Are you really “looking” for a job?

There are a lot of people who say they are looking for a job. The questions I’d have for these folks would be:

Are they prepared for the job when they find it?
Do they really know how to look?

It’s easy to confuse being busy with being productive. When you are engaged in a job search, you must be sure you are doing activities that are going to help you achieve the goal of finding employment. Looking for a job is not necessarily one of these activities. You need to be more focused and organized than this would imply.

I found a couple of definitions for the word look:
- to have the appearance or likelihood of being
- to make sure or take care (that something is done)

Of these two definitions, you definitely don’t want to “appear” productive. You want to be productive in your search. In order to accomplish this, you have to know what you do well, what you want to do next, and where you want to do it. What skills do you have that are going to be exciting/interesting to a future employer? Make a list of these and rank them. As you examine this list, determine which of these skills you want to expand on or continue to grow as part of your professional persona. Get rid of the skills that you don’t want to be a part of the new you. Finally, identify companies that will allow you to grow in these areas. This step will be tough but nobody said finding a job would be easy. Look online for clues, view online rankings, articles, employee blogs, newsletters - these will all help you form an opinion about an organization and help you determine if they are worth pursuing. Another oft over looked approach is to reach out through social networking sites to see if you can set up an informational interview with a former employee. They may be more inclined to dish the dirt and give you the real story about your future employer.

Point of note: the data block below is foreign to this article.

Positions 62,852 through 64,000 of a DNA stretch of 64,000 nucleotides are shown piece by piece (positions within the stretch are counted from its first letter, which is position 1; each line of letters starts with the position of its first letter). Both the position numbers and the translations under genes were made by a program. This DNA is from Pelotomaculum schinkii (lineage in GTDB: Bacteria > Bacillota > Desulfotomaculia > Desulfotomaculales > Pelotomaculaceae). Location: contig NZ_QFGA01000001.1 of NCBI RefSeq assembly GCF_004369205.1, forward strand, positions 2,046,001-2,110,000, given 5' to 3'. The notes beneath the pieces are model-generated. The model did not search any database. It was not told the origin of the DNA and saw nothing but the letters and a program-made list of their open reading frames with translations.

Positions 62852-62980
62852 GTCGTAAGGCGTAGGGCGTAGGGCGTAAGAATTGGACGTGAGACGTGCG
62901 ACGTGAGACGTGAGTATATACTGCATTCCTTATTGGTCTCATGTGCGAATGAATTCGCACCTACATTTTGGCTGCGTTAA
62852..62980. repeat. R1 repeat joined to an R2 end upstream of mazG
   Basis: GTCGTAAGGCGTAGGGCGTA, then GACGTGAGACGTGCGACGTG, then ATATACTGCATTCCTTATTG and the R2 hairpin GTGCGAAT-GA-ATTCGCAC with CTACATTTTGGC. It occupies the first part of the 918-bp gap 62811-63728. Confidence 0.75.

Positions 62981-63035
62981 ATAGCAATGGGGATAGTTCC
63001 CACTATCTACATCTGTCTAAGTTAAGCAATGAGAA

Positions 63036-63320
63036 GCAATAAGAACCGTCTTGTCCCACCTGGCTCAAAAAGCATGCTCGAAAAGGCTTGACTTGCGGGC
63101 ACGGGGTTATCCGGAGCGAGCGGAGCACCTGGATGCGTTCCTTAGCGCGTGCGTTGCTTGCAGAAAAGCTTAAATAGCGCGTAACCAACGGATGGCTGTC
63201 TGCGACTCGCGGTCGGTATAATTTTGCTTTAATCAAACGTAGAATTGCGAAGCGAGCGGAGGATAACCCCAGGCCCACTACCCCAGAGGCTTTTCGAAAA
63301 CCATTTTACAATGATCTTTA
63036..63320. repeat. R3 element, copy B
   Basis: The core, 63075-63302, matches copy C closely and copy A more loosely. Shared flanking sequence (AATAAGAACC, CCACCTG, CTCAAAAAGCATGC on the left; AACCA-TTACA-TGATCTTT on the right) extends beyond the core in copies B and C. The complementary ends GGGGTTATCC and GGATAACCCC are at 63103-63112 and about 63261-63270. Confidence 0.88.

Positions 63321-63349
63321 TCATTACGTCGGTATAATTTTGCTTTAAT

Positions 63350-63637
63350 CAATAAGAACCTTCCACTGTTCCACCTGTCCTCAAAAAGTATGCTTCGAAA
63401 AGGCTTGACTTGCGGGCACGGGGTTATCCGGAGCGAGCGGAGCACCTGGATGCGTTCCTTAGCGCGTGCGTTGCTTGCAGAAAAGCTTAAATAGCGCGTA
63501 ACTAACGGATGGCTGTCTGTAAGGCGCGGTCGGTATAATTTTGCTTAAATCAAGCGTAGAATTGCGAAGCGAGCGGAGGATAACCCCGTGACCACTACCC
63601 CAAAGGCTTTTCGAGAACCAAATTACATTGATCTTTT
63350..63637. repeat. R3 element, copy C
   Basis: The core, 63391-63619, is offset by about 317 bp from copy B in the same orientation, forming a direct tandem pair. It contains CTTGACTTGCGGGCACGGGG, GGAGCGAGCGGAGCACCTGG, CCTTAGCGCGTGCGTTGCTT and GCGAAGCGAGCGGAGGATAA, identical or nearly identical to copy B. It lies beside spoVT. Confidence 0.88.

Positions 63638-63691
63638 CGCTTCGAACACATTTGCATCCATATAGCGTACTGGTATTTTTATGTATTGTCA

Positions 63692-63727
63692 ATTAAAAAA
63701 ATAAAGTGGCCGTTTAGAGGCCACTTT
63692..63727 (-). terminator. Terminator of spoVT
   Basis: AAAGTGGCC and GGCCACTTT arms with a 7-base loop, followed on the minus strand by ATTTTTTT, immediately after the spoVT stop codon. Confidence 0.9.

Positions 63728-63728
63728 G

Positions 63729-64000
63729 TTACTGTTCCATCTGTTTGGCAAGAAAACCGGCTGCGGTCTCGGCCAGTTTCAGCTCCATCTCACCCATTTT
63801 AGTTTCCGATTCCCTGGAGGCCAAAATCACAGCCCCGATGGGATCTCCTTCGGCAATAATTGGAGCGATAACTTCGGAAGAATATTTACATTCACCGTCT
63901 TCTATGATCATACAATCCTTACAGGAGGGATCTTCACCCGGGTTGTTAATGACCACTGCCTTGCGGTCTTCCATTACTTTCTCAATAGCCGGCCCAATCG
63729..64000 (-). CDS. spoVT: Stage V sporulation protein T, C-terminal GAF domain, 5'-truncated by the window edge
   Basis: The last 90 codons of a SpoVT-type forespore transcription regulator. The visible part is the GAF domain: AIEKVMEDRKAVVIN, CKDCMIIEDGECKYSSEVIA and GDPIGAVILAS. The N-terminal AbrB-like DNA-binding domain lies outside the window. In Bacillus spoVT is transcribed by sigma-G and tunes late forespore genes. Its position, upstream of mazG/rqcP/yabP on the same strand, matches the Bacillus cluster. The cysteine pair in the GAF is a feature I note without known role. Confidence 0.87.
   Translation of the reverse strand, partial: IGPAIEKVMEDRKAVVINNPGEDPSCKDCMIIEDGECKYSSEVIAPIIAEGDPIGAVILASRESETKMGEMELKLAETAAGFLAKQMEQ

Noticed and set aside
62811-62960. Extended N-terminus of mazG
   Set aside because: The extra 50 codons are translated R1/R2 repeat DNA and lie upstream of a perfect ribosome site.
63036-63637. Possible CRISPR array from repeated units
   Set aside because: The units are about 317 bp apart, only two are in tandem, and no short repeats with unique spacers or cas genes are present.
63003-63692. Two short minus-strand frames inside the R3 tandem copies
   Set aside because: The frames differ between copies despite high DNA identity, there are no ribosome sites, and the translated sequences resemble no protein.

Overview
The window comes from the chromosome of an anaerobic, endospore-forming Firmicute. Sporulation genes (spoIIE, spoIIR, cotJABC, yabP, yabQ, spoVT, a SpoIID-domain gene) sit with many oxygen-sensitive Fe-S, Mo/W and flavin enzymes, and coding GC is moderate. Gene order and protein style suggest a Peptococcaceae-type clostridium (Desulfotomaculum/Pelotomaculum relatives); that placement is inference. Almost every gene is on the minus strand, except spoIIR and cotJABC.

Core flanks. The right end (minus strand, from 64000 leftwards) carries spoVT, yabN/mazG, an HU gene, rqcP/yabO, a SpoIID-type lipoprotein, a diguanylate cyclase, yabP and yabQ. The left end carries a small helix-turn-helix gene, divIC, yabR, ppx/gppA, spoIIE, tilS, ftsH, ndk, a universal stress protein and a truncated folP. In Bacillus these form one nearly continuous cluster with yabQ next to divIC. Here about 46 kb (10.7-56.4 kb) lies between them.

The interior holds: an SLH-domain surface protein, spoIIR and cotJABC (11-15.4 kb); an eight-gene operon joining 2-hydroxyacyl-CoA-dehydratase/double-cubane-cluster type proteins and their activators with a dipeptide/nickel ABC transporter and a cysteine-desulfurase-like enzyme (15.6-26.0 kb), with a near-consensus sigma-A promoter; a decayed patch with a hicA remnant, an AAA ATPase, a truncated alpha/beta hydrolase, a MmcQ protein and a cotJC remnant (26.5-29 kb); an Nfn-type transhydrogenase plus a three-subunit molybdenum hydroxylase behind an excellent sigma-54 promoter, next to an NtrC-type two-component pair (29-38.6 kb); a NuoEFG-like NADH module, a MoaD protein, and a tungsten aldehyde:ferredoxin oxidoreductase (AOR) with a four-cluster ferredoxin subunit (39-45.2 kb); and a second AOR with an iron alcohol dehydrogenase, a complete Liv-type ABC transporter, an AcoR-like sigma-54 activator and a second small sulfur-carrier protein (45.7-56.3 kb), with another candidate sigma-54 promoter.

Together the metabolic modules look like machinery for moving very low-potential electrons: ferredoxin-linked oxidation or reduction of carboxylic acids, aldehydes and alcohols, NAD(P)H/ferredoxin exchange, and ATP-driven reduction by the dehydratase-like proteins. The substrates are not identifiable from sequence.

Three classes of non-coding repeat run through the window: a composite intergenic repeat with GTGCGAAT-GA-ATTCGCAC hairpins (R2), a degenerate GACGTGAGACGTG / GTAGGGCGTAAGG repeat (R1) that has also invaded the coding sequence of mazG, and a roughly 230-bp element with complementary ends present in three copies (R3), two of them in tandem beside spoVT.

At this point you are starting to become more informed about what you are looking for; you have a plan. The job search takes on a new focus because you have a better idea of what you want and can either pursue or remove companies and opportunities based on this. Don’t stop here. As you stat to build a list of target companies and organizations based on your career needs, keep your end goal in mind. Do not just add companies to your target list because they are well known or big names. Only pursue companies that fit your criteria. Remember, if you stick to your plan, not only will these companies give you an opportunity to add to your skills but you will also be more confident in your presentation, passionate during interviews and truly interested (not desperate) in the company. You will go into a meeting with this organization knowing that you have positioned yourself properly and have truly prepared for the opportunity.

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